Sources from within the highest levels of cycling and the Olympic movement are suggesting that British Cycling president, Brian Cookson could be the next president of the UCI. Meanwhile, Cookson has written a detailed letter to British Cycling members giving his reaction to Lance Armstrong’s confession to doping.
One person described as a “senior IOC [International Olympic Committee] figure” said of Cookson to the Press Association: “His name is already well-known within the IOC and he would be trusted by the Olympic Movement, given that some people are questioning cycling's future in the Olympics.”
Cookson though has moved to dampen such speculation pointing out that there is no vacancy for the position and re-iterating his support for current UCI preisdent, Pat McQuaid.
On the issue of cycling's possible ejection from the Olympics, Cookson told British Cycling members in his letter dated yesterday: “Calls for the sport to be removed from the Olympics are, at best, unhelpful and have the potential to unfairly harm the careers of thousands of BMXers, mountain bikers, track and road cyclists around the world.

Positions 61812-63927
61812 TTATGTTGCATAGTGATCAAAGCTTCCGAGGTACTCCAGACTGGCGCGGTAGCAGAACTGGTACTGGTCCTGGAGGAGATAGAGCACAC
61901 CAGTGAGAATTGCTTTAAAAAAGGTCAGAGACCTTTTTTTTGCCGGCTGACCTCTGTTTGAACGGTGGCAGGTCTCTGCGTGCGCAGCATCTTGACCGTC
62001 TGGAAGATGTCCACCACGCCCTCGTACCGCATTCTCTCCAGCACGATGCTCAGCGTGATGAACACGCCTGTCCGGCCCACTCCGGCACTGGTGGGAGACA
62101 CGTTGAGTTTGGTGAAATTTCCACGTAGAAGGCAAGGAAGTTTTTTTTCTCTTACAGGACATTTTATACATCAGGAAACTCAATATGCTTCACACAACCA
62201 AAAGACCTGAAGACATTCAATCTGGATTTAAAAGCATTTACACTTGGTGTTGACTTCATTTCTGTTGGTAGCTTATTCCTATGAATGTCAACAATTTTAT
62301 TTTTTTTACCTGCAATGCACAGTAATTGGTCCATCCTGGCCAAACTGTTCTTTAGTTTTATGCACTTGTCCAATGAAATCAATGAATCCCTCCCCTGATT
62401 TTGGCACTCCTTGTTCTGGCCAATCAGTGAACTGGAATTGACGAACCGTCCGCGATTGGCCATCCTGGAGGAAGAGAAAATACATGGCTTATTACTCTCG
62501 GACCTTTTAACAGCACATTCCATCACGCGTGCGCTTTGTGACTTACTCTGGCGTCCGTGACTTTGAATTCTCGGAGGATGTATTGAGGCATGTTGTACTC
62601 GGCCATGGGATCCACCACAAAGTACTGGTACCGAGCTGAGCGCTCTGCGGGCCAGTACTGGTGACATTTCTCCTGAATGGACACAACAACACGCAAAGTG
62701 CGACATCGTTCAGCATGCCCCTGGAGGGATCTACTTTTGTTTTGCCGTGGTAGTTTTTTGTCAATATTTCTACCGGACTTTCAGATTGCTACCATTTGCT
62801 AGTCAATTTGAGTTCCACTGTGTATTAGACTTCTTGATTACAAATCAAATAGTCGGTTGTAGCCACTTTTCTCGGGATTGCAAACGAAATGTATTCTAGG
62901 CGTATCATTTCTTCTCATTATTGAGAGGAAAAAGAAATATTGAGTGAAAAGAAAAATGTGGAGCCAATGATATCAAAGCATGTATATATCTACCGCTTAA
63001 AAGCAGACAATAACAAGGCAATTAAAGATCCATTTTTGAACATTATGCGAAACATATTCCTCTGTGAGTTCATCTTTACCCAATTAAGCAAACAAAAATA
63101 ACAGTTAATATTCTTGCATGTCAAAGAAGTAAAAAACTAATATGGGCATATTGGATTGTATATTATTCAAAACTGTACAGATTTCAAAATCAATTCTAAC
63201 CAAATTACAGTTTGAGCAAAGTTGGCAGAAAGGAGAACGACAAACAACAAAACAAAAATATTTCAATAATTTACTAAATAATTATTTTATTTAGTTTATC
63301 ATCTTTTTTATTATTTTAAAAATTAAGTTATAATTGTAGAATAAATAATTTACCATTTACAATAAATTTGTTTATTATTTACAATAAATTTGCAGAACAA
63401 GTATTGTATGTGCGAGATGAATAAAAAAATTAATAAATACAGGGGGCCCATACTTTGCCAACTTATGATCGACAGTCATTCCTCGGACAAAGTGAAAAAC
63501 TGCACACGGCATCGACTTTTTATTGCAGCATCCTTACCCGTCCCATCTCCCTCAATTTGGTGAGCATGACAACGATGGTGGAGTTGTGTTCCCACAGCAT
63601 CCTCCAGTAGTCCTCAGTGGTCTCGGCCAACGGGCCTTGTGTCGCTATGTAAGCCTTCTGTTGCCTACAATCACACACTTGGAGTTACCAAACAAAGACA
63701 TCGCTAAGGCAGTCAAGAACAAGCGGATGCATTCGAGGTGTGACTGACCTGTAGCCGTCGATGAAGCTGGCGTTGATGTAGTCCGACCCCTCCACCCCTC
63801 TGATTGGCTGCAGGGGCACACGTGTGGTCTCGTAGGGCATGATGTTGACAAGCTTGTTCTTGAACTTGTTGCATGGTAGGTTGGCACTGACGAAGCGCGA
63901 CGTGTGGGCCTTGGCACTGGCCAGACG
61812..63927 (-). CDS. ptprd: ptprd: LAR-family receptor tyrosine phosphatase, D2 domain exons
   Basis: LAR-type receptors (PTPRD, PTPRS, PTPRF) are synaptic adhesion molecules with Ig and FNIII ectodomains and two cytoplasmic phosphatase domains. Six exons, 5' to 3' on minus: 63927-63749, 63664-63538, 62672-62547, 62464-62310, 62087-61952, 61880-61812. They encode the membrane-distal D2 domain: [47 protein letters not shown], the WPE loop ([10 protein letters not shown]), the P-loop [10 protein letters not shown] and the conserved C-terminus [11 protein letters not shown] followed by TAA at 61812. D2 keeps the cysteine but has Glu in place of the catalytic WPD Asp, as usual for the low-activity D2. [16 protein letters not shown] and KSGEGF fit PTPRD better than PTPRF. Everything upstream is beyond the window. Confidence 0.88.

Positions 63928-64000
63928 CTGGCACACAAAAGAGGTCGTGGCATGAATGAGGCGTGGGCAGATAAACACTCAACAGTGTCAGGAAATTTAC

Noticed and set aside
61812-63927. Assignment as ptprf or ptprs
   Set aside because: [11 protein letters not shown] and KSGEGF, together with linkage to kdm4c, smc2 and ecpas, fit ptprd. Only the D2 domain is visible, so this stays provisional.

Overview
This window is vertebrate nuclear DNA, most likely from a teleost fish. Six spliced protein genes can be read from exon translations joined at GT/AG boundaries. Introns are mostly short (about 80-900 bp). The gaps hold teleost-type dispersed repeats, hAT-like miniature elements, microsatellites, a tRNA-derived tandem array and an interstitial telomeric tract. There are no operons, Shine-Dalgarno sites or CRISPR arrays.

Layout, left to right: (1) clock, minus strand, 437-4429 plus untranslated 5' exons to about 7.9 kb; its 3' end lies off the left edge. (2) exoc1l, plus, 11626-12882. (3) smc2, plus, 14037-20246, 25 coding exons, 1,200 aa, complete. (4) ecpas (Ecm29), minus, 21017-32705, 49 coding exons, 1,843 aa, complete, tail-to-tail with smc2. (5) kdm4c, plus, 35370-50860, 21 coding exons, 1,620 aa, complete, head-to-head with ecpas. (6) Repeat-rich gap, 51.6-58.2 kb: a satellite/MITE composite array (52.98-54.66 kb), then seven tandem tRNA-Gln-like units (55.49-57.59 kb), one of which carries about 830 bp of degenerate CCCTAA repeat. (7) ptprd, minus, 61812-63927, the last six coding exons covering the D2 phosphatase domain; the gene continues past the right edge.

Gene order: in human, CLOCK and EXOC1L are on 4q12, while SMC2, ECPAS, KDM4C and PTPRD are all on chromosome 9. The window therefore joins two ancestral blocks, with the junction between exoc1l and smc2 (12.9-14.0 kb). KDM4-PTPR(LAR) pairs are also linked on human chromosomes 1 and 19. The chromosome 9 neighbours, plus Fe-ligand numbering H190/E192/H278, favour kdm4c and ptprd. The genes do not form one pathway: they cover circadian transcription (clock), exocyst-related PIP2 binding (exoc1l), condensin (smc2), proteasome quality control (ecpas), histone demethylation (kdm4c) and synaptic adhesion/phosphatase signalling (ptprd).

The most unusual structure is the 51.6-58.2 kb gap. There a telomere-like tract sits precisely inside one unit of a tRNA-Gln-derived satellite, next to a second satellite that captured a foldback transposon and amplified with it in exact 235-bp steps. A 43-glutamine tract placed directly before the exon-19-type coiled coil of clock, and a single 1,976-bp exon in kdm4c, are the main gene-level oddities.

“However, I have been reassured that such calls are unlikely to be heeded – cycling is of course not the only sport to have been disfigured by doping.”
Cookson's denial of any interest in the top job at the UCI is unlikely to stop speculation abut him being favourite to get were a vacancy to occur. Indeed many UCI watchers will point out that Cookson's denial of interest is a canny move - the best way to ensure you don't get the top job, they will argue, is to emerge as the early favourite. Any potential successor's chances of the top job are unlikely to be enhanced by being viewed as a rival by the current incumbent and it will also be pointed out that McQuaid was more or less apppointed by his predecessor, Hein Verbruggen a decision then dutifully ratified by the rest of the UCI's management committee.
Since the UCI ratified Armstrong’s life ban and disqualification from results including the seven Tour de France titles he won between 1999 and 2005, Cookson has been urging for a close examination of the sport and for reform to be introduced if necessary.
That’s not unusual coming from the president of a national federation, but Cookson also sits on the UCI’s management committee, and from statements he made at the time is likely to have been one of those pushing from within for the governing body to set up an Independent Commission to investigate its role in the Armstrong affair.
In yesterday’s letter, he said: “If there are flaws in the administration and procedures of cycling, or indeed of the anti-doping authorities, which enabled doping to flourish, these must be identified and corrected.”